# sesearch -A -s named_t | grep port | grep bind

    …indicates that named_t is allowed to bind to both unreserved ports and ephemeral ports.

    # semanage port -l | grep unreserved_port_t unreserved_port_t tcp 61001-65535, 1024-32767
    unreserved_port_t udp 61001-65535, 1024-32767
    # semanage port -l | grep ephemeral_port_t ephemeral_port_t tcp 32768-61000
    ephemeral_port_t udp 32768-61000

    I’m not seeing those errors logged, either, so maybe your system differs from mine. If I’m misreading, hopefully someone will chime in to clarify.

    It’s probably safe to specify some range of higher numbered ports:

    use-v4-udp-ports { range 10240 65535; };
    use-v6-udp-ports { range 10240 65535; };

  • … Also, it might be useful to get the AVCs on your system. The bug entry indicated that you’d need to enable debugging (semodule -DB, and later use semodule -B to disable debugging) to get them. While in debugging mode, audit.log should contain confirmation that SELinux is blocking the port use. That log entry should tell us more about how to address the problem.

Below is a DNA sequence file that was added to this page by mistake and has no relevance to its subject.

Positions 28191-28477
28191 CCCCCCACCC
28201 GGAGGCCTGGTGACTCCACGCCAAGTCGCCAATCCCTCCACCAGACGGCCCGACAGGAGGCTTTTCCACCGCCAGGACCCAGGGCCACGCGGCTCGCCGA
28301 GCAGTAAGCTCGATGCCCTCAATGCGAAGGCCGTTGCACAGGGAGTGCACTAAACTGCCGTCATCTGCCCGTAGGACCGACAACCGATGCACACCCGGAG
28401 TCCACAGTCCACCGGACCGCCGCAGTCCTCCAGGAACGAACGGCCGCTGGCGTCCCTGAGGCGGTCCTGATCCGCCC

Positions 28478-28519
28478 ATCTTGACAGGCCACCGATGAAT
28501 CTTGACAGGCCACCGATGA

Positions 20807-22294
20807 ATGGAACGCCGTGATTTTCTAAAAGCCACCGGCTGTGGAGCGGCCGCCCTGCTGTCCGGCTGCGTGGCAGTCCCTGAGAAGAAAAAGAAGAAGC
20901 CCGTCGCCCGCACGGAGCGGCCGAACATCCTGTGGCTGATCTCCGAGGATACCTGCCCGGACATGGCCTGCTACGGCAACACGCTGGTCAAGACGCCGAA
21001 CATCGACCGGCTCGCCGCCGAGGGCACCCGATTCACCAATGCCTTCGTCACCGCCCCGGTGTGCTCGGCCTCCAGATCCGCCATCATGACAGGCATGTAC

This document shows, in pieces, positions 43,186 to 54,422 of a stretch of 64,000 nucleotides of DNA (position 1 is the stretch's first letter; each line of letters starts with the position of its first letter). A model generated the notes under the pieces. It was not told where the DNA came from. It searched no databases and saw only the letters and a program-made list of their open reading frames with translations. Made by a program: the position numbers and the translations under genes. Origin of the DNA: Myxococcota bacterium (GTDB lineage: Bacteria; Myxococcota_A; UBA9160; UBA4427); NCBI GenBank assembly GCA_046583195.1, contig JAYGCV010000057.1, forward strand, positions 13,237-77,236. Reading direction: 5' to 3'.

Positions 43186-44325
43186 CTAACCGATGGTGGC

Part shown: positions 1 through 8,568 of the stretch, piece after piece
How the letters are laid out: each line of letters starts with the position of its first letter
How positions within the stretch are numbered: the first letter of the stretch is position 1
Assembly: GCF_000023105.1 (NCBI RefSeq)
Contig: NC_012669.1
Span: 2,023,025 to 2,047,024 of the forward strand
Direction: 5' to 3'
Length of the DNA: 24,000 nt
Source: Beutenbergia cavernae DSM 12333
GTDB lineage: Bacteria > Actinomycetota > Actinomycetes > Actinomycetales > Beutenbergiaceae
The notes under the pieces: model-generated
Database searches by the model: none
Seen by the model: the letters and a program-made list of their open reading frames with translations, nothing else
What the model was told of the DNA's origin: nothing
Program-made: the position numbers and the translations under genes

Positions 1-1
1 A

• ? What do I install for this? BTW, this is a CentOS7-armv7 image, but that should not make a difference in base C7 component availability.

  • I get:

    # semanage port -l | grep unreserved_port_t unreserved_port_t tcp 61001-65535, 1024-32767
    unreserved_port_t udp 61001-65535, 1024-32767

    # semanage port -l | grep ephemeral_port_t ephemeral_port_t tcp 32768-61000
    ephemeral_port_t udp 32768-61000

    so same semanage results, but different logwatch events. BTW, my internal DNS is not getting these, so some external ‘hit’ is triggering it.

    But that is not the ports that I am seeing in logwatch:

    **Unmatched Entries**
    dispatch 0xb4463008: open_socket(::#8554) -> permission denied: continuing: 1 Time(s)
    dispatch 0xb4463008: open_socket(::#8614) -> permission denied: continuing: 1 Time(s)
    dispatch 0xb4464008: open_socket(::#8613) -> permission denied: continuing: 1 Time(s)
    dispatch 0xb4465008: open_socket(::#4444) -> permission denied: continuing: 1 Time(s)
    dispatch 0xb4465440: open_socket(0.0.0.0#5546) -> permission denied: continuing: 2 Time(s)
    dispatch 0xb4465440: open_socket(0.0.0.0#8554) -> permission denied: continuing: 1 Time(s)